Sep. 5—The forecasted energy load on California's electrical infrastructure exceeds what state officials expect to have at their disposal on Labor Day, prompting calls for conservation and concerns that power may need to be cut to some homes Monday night amid soaring temperatures.
State officials anticipate needing 48,817 megawatts of electricity Monday, which would leave the state with a 2,000 to 4,000 megawatt deficit, California Independent System Operator President and CEO Elliot Mainzer said. He said the projected shortfall has created "the highest likelihood of rotating outages we have seen so far this summer."
"Because of the increasingly extreme conditions, we will need significant additional consumer demand reductions during the hours of 4 p.m. to 10 p.m. on Monday and access to all the emergency tools that the state and utilities have established for an extreme event like this one," Mainzer said in a statement. "We thank electricity consumers for their sustained effort to help us maintain reliability during these very difficult conditions."
Monday's Flex Alert marks the state's sixth straight day calling for consumers to cut their electricity use. So far it's worked, as California residents have saved 600 to 700 megawatts in recent days.
State regulators extended Monday's Flex Alert by an hour, covering 4 p.m. to 10 p.m., and asked consumers to avoid running appliances, set thermostats to 78 degrees or higher and turn off all unnecessary lights during those peak hours.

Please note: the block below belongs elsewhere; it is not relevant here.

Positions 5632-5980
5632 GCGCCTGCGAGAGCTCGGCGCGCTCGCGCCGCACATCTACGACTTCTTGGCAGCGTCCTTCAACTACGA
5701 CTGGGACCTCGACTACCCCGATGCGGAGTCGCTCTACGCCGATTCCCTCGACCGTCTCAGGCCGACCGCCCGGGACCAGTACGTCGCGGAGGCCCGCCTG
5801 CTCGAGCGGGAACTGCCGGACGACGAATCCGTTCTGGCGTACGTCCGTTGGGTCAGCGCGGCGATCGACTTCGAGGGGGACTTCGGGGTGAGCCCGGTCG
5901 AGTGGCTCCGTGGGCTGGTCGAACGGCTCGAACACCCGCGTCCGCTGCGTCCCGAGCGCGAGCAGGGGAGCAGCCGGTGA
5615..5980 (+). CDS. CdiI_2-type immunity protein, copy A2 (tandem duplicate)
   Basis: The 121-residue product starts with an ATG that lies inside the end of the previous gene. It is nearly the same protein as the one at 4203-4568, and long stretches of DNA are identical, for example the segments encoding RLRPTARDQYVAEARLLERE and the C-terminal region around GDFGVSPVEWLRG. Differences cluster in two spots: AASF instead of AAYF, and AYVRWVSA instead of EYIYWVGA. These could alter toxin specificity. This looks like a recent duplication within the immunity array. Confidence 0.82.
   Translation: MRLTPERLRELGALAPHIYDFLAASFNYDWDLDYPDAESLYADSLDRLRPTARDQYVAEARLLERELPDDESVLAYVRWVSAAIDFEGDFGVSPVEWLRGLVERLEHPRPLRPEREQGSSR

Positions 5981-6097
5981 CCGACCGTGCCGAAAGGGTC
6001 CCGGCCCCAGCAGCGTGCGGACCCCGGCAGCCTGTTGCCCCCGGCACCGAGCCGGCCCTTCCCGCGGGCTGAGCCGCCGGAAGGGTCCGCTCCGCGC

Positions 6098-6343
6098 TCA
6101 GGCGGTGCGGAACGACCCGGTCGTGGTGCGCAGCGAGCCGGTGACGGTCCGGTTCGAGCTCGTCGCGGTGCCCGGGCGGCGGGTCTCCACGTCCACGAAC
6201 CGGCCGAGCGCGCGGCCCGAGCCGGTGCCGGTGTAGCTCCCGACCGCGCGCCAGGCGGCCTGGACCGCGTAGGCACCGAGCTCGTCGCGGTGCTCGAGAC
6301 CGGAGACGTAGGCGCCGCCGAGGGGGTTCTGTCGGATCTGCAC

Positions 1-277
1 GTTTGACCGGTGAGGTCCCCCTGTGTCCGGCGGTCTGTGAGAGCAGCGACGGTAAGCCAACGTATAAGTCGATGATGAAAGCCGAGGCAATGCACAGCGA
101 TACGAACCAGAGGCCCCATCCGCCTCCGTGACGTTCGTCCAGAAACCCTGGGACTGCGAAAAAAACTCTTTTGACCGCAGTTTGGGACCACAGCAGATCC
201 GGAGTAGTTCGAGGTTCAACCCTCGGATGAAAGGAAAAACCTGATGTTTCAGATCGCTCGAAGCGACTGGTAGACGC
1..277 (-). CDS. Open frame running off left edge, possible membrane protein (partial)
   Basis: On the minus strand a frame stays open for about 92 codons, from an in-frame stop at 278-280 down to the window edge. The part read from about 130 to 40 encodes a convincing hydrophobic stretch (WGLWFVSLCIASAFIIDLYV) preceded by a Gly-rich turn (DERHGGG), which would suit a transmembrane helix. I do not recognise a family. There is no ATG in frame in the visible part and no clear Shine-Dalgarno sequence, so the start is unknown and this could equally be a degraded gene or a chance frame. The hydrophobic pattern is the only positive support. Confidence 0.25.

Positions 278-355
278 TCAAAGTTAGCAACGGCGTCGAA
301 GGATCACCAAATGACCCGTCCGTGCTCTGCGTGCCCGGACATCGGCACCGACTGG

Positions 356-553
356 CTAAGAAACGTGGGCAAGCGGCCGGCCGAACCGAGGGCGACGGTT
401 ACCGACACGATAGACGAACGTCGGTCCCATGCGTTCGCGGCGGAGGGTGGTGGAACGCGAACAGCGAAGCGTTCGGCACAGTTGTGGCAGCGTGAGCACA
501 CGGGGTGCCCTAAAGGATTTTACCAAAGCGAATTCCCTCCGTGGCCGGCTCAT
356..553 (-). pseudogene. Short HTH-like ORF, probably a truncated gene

And Tuesday has state officials even more concerned. The peak load projected for Tuesday is 50,099 megawatts, even higher than Monday's forecasted demand. The highest electrical load ever drained by Californians was 50,270 megawatts on July 24, 2006.
This week's heat wave is expected to last through Friday with daytime temperatures forecasted to be 10-20 degrees above normal. Early Monday morning, around 3 a.m., temperatures still remained in the 80s to low 90s in some inland portions of the Bay Area. The National Weather Service extended an excessive heat warning and heat advisory through Thursday 8 p.m. Conditions are dangerous to those vulnerable to heat and without access to cooling and hydration.
California grid operators are monitoring wildfires to make sure they don't damage generators or transmission wires. Several generators are already offline, tightening electrical supplies.
State officials suggest consumers pre-cool their homes with air conditioning during the day, when electrical demand is not as high.
Matthias Gafni is a San Francisco Chronicle staff writer. Email: email@example.com Twitter: @mgafni
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